relationship that is governed by comprehensive and substantive provisions giving meaningful remedies against the United States, we conclude that it would be inappropriate to supplement that regulatory scheme with a new financial remedy." Bush, 462 U.S. at 368.
To the same effect, the Court in Chilicky, held that a Bivens action by a Social Security recipient for wrongful termination of benefits was precluded due to the elaborate remedial scheme devised by Congress through Social Security legislation. Chilicky, 487 U.S. at 414.
As the Court stated in Chilicky, the fact that Congress in enacting the remedial legislation, did not provide "complete relief" does not necessitate the creation of a Bivens remedy for the alleged violations. See Chilicky, 487 U.S. at 425.
Thus, I find that, under the rationale of both Bush and Chilicky, the Privacy Act precludes Sullivan's Bivens action against Brown.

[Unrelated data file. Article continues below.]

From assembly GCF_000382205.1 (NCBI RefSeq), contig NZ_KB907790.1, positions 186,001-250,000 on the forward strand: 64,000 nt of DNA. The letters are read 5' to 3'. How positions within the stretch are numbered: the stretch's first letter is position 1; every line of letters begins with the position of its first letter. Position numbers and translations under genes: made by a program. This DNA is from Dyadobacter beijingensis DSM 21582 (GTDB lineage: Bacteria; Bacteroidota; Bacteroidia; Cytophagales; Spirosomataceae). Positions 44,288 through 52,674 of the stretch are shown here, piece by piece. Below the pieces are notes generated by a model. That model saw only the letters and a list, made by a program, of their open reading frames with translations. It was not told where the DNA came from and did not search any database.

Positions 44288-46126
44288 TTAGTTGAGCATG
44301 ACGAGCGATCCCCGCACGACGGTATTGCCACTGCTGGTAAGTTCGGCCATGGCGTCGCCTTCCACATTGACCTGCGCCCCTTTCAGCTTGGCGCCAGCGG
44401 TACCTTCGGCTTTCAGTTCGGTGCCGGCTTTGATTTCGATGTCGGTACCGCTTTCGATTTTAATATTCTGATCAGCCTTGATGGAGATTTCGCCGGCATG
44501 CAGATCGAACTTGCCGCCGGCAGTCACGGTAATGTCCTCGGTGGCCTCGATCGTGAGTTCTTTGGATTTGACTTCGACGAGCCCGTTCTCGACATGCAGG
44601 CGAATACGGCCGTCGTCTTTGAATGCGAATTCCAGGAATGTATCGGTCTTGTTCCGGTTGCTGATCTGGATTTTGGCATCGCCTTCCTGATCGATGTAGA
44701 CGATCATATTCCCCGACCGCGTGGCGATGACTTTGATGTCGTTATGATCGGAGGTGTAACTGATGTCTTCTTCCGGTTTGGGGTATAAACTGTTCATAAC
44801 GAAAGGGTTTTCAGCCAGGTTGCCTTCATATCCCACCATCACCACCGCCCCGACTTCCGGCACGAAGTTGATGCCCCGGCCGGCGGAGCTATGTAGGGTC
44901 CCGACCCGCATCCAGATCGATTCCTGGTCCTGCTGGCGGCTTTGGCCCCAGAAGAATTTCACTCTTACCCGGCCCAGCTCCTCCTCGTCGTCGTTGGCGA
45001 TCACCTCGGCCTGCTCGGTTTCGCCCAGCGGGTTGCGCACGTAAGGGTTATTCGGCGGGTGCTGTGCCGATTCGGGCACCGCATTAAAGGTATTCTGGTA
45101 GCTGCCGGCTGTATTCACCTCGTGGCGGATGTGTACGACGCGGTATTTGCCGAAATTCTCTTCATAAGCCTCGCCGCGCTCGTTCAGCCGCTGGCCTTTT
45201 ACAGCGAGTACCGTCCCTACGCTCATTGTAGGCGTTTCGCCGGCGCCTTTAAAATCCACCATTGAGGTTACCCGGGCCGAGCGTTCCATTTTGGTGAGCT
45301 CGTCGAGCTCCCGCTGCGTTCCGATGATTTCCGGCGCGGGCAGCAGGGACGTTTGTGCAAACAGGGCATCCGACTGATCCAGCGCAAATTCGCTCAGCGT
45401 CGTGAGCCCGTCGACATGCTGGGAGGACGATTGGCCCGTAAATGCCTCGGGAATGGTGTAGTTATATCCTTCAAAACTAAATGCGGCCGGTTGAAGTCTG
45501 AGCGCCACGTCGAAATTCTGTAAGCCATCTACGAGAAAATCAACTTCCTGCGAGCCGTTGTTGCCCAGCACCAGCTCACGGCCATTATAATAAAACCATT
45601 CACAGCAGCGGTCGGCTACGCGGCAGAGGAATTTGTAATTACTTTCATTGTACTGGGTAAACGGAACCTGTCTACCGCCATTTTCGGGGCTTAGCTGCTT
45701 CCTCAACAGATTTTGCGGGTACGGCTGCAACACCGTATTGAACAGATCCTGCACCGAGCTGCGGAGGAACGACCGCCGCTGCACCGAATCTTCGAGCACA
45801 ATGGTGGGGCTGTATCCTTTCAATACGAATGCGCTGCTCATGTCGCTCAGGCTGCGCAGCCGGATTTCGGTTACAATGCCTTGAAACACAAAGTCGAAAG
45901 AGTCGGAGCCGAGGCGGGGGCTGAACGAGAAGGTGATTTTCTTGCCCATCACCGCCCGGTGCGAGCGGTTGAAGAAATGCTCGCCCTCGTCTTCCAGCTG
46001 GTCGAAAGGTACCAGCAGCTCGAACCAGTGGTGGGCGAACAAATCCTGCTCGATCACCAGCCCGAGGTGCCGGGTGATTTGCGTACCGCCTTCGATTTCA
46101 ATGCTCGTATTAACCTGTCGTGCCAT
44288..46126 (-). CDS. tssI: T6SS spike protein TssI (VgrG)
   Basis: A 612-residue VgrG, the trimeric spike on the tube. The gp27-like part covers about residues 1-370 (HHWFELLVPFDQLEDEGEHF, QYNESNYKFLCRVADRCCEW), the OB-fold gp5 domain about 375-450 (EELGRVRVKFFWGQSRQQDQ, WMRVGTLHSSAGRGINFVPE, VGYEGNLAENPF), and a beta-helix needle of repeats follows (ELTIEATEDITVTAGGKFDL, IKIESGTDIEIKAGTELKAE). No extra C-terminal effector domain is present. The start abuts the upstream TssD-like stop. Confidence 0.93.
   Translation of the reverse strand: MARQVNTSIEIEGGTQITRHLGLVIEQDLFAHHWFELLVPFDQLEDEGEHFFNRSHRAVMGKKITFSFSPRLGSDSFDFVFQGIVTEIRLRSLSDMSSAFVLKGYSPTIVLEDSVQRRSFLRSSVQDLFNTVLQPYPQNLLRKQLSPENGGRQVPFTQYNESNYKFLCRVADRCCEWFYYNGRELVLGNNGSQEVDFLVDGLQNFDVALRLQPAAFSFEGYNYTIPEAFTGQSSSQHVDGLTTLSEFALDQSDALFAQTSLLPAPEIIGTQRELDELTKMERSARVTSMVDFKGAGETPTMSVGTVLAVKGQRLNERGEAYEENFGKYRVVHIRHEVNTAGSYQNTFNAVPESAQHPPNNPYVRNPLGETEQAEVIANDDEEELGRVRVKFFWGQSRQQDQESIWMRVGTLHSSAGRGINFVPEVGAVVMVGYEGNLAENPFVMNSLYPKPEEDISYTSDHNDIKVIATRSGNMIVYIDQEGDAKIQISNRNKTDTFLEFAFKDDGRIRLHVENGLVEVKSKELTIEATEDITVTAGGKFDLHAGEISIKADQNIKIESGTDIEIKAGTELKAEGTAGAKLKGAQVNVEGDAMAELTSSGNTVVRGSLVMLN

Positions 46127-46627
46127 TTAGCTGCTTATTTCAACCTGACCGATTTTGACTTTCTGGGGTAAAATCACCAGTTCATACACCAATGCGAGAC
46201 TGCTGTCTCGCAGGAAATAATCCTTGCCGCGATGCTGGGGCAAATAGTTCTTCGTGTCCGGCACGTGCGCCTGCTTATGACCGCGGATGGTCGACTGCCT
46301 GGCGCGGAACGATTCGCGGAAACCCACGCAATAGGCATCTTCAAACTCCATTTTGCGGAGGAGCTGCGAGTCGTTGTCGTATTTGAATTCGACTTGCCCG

III. Privacy Act
Sullivan alleges that the Postal Service violated his rights under the Privacy Act, 5 U.S.C. § 552a, which provides in part that "no agency shall disclose any record which is contained in a system of records .. to any person, or to another agency, except pursuant to a written request by, or with the prior written consent of, the individual to whom the record pertains, ...".
The Postal Service contends that Sullivan's claim must fail because: (1) Brown did not "disclose" a Privacy Act record; (2) Brown's telephone call to Sullivan's employer was not the proximate cause of Sullivan's termination; and (3) Brown's action was not intentional and willful.
Although the Postal Service appears to concede that Sullivan's application for employment with the Postal Service was a "record" for purposes of the Privacy Act, it contends, nevertheless, that there was no violation of the Act because Brown did not disclose any information from the application to a third party. The Postal Service attempts to distinguish between disclosing the fact that a record existed and disclosing information contained in the record. I am not persuaded by this argument.
The Privacy Act defines "record" as "...any item, collection, or grouping of information about an individual that is maintained by an agency, including, but not limited to, his education, financial transactions, medical history, and criminal or employment history and that contains his name ..." 5 U.S.C. § 552a(a)(4).